How to troubleshoot Exchange Performance Issues at a basic level (Part 1)


Over this next series of blog posts, I will be going over some of the basics of how to troubleshoot an Exchange Performance issue at a basic level and provide some key pointers that are needed to build on the foundation of analyzing performance data.

What we need to know

  • What version of Exchange?
  • What are the symptoms?
    • Don't just provide high CPU, provide details like the Avg. high with the process that is consuming the most with what it is at like below.
      • Example: Total CPU 95% - 100%, store.exe ~80%
  • What OS is Exchange running on?
  • Does this occur all the time?
  • Does this occur on all the servers?
  • What have you changed recently? (This includes if you are in the middle of a migration. More mailboxes, more load)
  • What 3rd party applications are you using? (backups, AV, Skype/Lync - even though it isn't 3rd party it still adds additional load to the servers, and users with multiple devices that use EAS, BES, or GOOD are not included in the sizing calculator etc...)
  • Are clients in online or cached mode (provide a guess if possible)

Exchange 2013 and newer we need to get additional information

  • What is the version of .NET installed?
  • Are the servers All in One (AIO)? - Only with Exchange 2013
  • What CU are we on, and are we on the same build for all the servers? (2013 and try to keep the servers in N - 1 for the builds)
  • How many users are on the servers? Per Database?
  • How many active and passive databases do you have? (Lot of cases that we have seen in the past is when we are undersized so this gets to be important later on)

Note: Most of the Exchange 2013 and newer additional and default information can be collected with our Health Checker Script, which you can download here.

If the Exchange Environment is virtualized, here are some additional questions that should be answered ASAP when dealing with performance issues.

  • Do we have dedicated resources for Exchange (Memory/CPU)?
  • What is the Processor of the host machine and are there multiple?
  • How much memory is installed on the host machine?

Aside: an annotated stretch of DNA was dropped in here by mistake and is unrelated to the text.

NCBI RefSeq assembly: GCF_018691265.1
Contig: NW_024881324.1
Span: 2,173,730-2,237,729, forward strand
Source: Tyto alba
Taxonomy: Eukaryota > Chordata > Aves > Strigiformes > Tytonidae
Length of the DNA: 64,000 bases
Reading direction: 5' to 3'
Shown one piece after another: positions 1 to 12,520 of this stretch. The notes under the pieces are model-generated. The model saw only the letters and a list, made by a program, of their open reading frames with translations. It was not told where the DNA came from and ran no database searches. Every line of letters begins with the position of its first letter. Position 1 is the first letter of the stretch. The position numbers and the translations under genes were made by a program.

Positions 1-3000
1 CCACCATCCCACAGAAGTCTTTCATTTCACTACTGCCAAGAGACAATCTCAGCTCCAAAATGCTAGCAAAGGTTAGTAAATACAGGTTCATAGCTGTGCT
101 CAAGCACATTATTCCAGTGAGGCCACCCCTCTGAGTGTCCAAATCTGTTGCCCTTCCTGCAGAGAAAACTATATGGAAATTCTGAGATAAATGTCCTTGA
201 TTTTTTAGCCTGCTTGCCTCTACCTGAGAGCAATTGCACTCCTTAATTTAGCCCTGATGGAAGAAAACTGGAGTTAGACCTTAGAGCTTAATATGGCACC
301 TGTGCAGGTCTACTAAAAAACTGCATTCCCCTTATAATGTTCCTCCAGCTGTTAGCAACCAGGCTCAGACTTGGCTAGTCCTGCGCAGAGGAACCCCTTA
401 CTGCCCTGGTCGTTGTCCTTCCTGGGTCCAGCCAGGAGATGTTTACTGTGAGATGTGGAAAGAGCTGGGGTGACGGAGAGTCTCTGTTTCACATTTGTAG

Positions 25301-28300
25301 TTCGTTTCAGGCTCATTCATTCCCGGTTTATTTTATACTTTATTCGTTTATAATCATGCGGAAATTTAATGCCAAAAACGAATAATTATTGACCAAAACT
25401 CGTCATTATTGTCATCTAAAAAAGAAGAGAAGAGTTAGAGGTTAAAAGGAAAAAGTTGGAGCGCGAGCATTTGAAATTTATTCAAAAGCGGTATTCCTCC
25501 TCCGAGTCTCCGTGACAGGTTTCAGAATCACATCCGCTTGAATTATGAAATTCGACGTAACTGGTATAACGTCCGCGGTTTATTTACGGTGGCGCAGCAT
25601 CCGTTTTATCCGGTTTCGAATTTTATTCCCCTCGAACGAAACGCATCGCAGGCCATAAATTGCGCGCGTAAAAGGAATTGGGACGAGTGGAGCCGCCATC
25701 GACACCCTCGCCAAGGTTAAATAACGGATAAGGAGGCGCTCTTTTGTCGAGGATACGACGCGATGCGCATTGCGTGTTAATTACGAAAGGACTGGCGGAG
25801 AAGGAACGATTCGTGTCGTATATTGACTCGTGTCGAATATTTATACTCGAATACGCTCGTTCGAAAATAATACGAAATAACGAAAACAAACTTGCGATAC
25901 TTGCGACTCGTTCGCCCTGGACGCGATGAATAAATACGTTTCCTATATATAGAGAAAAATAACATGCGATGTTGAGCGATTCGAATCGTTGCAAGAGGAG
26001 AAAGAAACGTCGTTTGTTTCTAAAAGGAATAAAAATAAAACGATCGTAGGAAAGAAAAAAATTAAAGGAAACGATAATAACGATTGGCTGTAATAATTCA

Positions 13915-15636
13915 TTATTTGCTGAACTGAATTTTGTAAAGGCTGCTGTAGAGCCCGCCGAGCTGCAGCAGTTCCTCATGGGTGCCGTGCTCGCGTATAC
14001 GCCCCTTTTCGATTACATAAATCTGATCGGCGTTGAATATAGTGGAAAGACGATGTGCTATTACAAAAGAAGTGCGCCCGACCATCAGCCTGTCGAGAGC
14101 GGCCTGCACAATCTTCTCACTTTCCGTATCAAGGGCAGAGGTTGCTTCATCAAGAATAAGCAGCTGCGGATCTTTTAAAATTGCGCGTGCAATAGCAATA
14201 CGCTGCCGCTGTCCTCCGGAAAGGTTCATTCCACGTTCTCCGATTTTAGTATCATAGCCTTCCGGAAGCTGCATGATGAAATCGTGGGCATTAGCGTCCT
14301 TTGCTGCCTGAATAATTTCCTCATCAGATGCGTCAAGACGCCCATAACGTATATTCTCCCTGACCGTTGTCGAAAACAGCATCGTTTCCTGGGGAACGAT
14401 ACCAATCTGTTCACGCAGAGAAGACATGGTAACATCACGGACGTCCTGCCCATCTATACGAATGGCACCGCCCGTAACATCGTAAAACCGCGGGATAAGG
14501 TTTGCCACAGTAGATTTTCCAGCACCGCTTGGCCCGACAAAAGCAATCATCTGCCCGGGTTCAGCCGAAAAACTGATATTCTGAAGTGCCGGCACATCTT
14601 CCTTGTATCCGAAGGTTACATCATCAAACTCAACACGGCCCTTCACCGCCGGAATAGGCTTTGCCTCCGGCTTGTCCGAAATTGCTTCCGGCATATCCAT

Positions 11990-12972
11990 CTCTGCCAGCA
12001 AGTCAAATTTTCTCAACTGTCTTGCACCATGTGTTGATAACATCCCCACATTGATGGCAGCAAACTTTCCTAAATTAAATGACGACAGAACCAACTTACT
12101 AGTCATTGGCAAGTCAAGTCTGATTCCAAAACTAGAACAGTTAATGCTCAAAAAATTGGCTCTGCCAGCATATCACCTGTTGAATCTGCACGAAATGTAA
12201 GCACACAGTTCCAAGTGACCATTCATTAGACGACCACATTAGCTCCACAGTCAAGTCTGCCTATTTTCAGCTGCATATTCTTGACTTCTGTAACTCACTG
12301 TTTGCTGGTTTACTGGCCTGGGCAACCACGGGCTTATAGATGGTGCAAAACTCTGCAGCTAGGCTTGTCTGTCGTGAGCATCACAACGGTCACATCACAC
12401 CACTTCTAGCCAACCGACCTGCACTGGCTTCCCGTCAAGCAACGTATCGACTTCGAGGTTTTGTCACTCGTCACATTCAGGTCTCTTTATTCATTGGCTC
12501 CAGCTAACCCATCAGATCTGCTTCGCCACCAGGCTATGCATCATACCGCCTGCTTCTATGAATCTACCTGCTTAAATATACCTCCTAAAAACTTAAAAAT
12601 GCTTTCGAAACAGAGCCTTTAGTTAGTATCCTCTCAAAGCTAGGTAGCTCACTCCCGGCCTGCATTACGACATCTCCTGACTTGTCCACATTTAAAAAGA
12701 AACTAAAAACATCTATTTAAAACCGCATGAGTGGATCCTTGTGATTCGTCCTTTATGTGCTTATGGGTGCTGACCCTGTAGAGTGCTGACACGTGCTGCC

• How many logical cores do we have presented on the host?
  • How many physical cores do we have presented on the host?
  • How many cores are assigned out to each guest machine, that is currently running?

Note: If you are seeing high CPU utilization on the Exchange guest machine, like 95-100%, the issue is likely not with the host or its configuration. Reason being is we are getting all the resources that we are allowed extremely quick that is allowing us to actually see an extremely high CPU usage on the guest machine.

Note: If you have Exchange virtualized and is acting extremely slow within normal RDP usage and other funcationality but aren't seeing a High CPU usage, begin to question the host configuration as it may not be setup correctly.

What to do when you first think the issue might be related to Performance

We need to have performance data to troubleshoot a performance issue, and the quicker we get it the better. By collecting performance data, it provides evidence of the issue that is occurring and history of data that we can later go back to and compare against. I personally like to provide a comparison of before and after to show how much we have improved after making a change to the environment, other than relying on the end user's feedback to a problem.

When collecting performance data, we should start to collect it from all the affected servers if possible or at least from about 4 servers to allow a proper analysis to occur. If possible, we should also collect from some servers that do not have the issue as well, that are under about the same amount of load. By collecting the performance data from the other servers that are not having the issue, we are able to use them as a baseline during the same time period to compare against the affected servers to allow a better analysis to occur.  So, we should start off by running the following command with the newest Experfwiz, even if it doesn't say stable always run the newest unless you run into issues. Reason being is typically the newest one has all the latest counters added to it that we utilize for analysis.

$location = "C:\location_of_performance_logs\"
.\experfwiz.ps1 -filepath $location -interval 2 -ExMon -ExMonDuration 00:20:00; sleep 1260; .\experfwiz.ps1 -stop; .\experfwiz.ps1 -filepath $location -interval 5 -quiet